Galleria FAFA, 14.2 - 3.3
I wasn't going to write about this exhibition because it closes on sunday. I only went there myself today, to make sure I don't miss it - and it is fabulous! Not everything of course. It is a group exhibition, and the quality varies from work to work, but some of them are marvelous.
And Then With Powers Combined is a group exhibition for the new master students at the Finnish Academy of Fine Arts. The paintings are not that interesting, but some of them, like Päivikki Alaräihäs Boonsong and Klaus Kopus Phenomenon are intriguing. Kristina Sedlerovas mechanical installation Aaaall byyyyy myyyyy seeelf is interesting, specially with the electronics, and as a moving object. It feels a bit unfinnished though, like she didn't have the time to complete it. I get a similar feeling from Emily Al-Gusseins installations/sculptures. In a kitchy way they comment on difficult themes like immigration and terrorism, but I keep thinking; Where there no other materials she thought more fitting for creating these. Monument of the long journey is the only one of her three sculptures that seem fully thought through and finnished.
Someone who is definetly putting a lot of work into this exhibition, I'm not saying the others are not, is Megan Snowe. She is reflecting on play, work and learn(ing), in an artistic research of her own everyday life. By using John Dewy's definitions of play, work and learn, she ponders on, and fills out charts, of what she has been doing during February. This is a great way of researching your own processes, regardless your profession.
Pirjetta Brander and Lotta Mattila seem to comment on the meat industry in their works. Brander has placed things that remind me of featherless chickens in a swimmingpool. In the swimmingpool there are som fried eggs floating around (their children?). While a pile of piglets are crawling towards a zink drain in Mattilas work. These are both humoristic works of art with a serious, and rather unsettling, undertone. Red Proberty by Timo Tähkäinen is a more straight on gory work, but with the same kind of atmosphere as Branders and Mattilas.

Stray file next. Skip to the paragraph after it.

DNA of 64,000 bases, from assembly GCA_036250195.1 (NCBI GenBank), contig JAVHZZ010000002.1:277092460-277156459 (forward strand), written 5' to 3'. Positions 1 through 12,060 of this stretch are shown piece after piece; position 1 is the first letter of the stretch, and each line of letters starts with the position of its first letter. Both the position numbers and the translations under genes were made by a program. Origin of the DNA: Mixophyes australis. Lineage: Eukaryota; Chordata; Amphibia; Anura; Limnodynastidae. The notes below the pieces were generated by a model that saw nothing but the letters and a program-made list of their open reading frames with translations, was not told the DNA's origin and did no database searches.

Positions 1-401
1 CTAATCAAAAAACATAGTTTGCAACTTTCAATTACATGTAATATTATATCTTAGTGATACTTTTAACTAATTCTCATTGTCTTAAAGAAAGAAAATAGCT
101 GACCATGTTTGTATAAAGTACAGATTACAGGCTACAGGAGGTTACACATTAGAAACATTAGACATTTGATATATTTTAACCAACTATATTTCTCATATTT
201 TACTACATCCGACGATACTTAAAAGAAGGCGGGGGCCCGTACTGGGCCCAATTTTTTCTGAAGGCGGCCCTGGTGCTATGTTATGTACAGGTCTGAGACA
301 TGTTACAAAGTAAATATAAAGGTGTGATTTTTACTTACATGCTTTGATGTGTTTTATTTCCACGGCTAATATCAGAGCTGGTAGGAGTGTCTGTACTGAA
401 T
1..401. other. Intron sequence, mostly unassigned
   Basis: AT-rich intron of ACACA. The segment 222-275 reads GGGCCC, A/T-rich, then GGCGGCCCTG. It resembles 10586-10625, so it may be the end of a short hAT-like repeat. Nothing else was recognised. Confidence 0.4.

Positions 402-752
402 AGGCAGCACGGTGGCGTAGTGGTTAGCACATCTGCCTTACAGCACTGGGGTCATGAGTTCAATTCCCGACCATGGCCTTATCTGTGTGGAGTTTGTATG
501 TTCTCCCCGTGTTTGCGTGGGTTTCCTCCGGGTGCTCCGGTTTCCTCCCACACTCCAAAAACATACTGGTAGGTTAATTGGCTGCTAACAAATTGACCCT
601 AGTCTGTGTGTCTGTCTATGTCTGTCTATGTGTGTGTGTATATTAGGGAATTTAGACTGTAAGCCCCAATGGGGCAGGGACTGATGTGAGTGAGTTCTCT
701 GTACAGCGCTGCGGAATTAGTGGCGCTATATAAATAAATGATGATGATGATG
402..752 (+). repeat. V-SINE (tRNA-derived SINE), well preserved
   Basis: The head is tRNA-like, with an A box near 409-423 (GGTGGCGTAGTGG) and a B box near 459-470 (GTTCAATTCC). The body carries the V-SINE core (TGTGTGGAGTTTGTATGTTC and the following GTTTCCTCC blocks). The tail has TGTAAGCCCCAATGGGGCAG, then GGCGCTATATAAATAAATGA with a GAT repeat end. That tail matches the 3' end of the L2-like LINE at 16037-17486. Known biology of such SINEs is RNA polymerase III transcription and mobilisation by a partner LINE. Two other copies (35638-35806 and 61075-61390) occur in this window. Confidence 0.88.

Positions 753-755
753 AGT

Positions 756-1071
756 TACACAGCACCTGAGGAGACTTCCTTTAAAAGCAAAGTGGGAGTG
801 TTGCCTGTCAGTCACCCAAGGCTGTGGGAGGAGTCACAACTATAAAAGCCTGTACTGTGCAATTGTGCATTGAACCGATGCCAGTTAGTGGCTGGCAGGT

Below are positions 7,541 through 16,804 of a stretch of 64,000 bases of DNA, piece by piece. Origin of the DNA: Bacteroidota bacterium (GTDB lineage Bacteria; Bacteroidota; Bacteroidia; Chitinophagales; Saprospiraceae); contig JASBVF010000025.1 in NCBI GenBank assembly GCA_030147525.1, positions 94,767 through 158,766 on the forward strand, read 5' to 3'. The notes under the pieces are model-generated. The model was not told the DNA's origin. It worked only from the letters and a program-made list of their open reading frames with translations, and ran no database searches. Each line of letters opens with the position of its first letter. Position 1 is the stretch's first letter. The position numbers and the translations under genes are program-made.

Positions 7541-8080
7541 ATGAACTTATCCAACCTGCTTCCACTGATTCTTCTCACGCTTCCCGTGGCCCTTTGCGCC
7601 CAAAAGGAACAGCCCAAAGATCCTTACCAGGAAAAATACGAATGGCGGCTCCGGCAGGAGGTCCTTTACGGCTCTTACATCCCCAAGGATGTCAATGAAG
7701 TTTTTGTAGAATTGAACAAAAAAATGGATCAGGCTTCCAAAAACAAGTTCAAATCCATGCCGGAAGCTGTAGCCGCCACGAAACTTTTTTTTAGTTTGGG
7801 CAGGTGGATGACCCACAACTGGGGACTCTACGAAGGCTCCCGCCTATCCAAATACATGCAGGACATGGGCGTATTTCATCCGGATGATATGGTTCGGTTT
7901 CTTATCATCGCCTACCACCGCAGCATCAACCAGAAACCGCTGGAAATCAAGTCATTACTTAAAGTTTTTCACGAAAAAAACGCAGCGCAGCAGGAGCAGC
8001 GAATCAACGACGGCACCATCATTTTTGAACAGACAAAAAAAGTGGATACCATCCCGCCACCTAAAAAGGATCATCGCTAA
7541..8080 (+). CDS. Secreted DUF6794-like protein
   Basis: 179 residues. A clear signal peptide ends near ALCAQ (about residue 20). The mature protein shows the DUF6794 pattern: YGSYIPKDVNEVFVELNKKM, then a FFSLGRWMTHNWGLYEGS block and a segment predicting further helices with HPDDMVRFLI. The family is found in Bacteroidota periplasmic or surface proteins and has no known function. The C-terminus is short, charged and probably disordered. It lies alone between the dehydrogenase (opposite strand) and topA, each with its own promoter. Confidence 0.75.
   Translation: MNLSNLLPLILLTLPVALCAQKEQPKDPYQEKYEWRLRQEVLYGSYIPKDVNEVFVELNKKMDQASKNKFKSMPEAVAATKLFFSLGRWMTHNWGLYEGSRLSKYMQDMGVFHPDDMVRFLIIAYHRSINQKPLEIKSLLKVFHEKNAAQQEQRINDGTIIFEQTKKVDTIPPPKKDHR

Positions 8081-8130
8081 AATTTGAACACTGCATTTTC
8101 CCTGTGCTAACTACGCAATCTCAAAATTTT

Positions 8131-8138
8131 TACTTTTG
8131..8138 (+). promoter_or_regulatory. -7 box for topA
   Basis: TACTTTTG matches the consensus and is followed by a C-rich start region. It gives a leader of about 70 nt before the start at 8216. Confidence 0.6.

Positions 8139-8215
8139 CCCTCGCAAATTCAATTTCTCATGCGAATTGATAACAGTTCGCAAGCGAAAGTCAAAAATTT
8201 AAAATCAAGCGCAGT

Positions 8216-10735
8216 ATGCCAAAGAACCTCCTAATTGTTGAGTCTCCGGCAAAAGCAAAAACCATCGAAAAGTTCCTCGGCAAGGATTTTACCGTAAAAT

Maarit Mustonen and Milla Toukkari are both playing with words, but in very different ways. Mustonen has written a poem (unfortunately in Finnish, and there is no translation) hidden in a form. I don't know what kind of form it is, but it looks burocratic, and there is space for a photograph. It might be a visa-application.
Mustonens work on the other hand is a book, with a poem (in English), written in an aesthetic and shattered manner, sort of dadaism meets tattoo art. Next to the book she has placed a pile of paper squares with a human silhouette, and a pen. There is also box, and supposedly the idea is for visitors to use the pen on the paper and put the result in the box. The link between the paper squares and the book is not clear to me. The poem does have a twist in the end that makes me think of corpses, but I am not sure if that is the intention since the title of the book is Strange Fruit.
All in all this is a see-worthy exhibition. So please do visit during the weekend if you have the time!
Pirjetta Brander, Holidays in the Sun
Timo Tähkänen, Red Property